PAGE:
In stark contrast to the last Labour government where Crawley Hospital lost both its maternity and A&E units in 2001 and 2005 respectively, since 2010 services have been returning, with an Urgent Care Centre now open 24 hours a day, seven days a week and new wards with extra beds.
The national health budget continues to increase (£120.3 billion in 2018-19; and £123.2 billion for 2019-20) and services continue to come back to Crawley Hospital, including the opening of a new Clinical Assessment Unit and new 26 bed Dementia-friendly Piper Ward last year.
Locally, the NHS Crawley budget will receive a 2.27 per cent cash increase to £161.3 million in 2018-19. By May 2017, 100 per cent of local General Practices rated by the CQC were given a rating of Good or Outstanding.
Nationally the Government is spending £8 billion more on the NHS over the next five years; indeed there are some 14,900 more doctors and over 10,100 more nurses on our wards nationally compared to 2010.
There is of course more to do so I welcome an extra £1,687,000 Department of Health & Social Care funding allocated to meet local hospital winter pressures.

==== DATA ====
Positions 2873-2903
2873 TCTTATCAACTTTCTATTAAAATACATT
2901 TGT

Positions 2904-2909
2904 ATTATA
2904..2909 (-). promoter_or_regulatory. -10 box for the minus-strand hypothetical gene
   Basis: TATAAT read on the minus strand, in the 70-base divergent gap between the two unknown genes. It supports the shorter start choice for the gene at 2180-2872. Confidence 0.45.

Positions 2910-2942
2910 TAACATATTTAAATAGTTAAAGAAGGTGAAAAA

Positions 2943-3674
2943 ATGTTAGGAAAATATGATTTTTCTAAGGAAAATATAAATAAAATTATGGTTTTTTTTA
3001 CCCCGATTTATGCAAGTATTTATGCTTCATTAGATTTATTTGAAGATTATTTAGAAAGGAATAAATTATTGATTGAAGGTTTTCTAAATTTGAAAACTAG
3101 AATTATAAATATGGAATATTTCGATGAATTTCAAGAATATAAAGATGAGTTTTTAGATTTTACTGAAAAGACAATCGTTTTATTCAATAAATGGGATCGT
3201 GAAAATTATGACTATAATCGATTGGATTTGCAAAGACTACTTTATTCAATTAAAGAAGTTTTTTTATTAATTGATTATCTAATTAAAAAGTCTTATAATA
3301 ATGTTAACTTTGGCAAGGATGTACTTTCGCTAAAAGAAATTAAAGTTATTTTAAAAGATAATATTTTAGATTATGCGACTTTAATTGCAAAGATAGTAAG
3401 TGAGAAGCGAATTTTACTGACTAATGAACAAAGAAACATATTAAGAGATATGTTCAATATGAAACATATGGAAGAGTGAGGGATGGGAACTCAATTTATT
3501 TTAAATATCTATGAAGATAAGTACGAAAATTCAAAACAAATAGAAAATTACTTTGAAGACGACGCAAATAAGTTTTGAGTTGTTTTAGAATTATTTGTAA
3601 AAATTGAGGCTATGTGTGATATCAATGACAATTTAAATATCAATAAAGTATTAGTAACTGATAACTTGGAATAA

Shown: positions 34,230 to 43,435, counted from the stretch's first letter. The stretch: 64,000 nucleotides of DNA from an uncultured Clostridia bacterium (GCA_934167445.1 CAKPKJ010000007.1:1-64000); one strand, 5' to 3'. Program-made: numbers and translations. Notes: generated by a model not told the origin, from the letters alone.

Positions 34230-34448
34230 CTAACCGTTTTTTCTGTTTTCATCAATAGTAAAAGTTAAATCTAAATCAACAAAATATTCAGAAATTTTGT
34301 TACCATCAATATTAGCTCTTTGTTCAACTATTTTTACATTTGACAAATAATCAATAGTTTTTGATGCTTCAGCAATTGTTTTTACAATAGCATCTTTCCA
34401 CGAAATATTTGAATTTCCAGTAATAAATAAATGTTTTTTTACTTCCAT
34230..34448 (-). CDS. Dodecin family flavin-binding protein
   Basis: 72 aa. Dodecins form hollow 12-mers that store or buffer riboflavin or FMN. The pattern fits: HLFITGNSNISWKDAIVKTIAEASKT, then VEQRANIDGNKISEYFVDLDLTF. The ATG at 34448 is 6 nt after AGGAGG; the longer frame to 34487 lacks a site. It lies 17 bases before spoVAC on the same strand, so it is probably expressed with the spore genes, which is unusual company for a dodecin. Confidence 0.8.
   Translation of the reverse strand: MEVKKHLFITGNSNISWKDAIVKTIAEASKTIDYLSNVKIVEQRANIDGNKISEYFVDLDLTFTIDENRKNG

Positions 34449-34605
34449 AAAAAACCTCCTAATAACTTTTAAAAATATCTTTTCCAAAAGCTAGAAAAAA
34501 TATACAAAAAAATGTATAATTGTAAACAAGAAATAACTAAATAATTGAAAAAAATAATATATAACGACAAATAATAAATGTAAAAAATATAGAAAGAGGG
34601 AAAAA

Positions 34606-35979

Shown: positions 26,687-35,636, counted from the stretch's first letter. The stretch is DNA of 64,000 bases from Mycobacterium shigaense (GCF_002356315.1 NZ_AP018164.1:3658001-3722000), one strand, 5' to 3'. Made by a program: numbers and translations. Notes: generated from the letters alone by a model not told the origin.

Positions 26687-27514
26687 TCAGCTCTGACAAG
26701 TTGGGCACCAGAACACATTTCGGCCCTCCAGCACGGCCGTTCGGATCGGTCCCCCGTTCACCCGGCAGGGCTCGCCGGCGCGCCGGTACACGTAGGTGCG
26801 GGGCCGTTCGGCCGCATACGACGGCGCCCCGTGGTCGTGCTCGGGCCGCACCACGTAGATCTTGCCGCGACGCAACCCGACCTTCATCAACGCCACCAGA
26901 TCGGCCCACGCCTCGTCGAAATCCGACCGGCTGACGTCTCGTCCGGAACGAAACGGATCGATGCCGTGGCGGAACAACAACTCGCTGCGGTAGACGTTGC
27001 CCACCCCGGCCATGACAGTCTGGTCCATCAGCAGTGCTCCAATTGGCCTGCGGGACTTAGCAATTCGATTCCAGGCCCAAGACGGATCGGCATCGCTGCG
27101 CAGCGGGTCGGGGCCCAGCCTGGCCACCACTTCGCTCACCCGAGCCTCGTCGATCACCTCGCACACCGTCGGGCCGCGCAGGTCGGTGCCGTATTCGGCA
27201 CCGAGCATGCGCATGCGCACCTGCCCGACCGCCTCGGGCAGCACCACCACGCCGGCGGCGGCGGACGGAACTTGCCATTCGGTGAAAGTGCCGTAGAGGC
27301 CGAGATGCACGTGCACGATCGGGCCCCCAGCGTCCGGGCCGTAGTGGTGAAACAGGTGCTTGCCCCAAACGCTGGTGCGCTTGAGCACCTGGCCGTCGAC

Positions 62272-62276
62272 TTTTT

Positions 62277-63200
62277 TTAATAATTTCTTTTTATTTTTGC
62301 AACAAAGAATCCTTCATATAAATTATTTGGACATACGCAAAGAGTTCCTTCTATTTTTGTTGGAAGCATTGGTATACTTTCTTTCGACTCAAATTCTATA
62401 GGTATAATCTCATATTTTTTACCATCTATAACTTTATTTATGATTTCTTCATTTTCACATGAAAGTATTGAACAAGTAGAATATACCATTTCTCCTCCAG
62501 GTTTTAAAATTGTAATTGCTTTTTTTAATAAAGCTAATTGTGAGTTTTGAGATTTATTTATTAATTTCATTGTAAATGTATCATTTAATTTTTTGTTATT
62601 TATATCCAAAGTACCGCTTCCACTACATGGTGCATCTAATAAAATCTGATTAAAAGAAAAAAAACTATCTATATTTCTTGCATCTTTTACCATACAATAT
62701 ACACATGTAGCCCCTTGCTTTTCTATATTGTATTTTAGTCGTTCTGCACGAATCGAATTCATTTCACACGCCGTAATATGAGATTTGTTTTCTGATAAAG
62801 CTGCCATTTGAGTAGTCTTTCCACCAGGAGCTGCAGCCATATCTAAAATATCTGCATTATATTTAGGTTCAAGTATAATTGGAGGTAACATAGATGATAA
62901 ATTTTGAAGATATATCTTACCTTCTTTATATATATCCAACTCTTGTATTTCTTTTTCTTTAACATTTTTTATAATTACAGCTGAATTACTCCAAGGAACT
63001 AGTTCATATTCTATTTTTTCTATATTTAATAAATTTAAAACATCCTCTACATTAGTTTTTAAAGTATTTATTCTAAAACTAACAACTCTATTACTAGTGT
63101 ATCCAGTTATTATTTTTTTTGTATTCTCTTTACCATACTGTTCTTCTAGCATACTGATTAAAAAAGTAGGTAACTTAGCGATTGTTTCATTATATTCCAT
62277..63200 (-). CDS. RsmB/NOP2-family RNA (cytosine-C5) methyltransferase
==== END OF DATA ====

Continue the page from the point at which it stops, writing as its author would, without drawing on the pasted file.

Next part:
The extra funding granted to the Surrey & Sussex Healthcare NHS Trust is the equivalent of 39.2 annual nurse salaries, and was announced as part of a £337 million immediate funding boost for NHS hospitals this winter in the recent Budget.
I am of course fully aware there are pressures on services and I continue to pursue the concerns put to me by Crawley clinicians and patients.
Just last week I secured and led a debate in Parliament on support for patients and blood cancer care in the NHS. I urged the Health Minister, Steve Brine MP, to put the full might of the NHS behind raising awareness of this ‘hidden’ cancer to ensure earlier diagnosis and improved outcomes for patients.
Henry Smith MP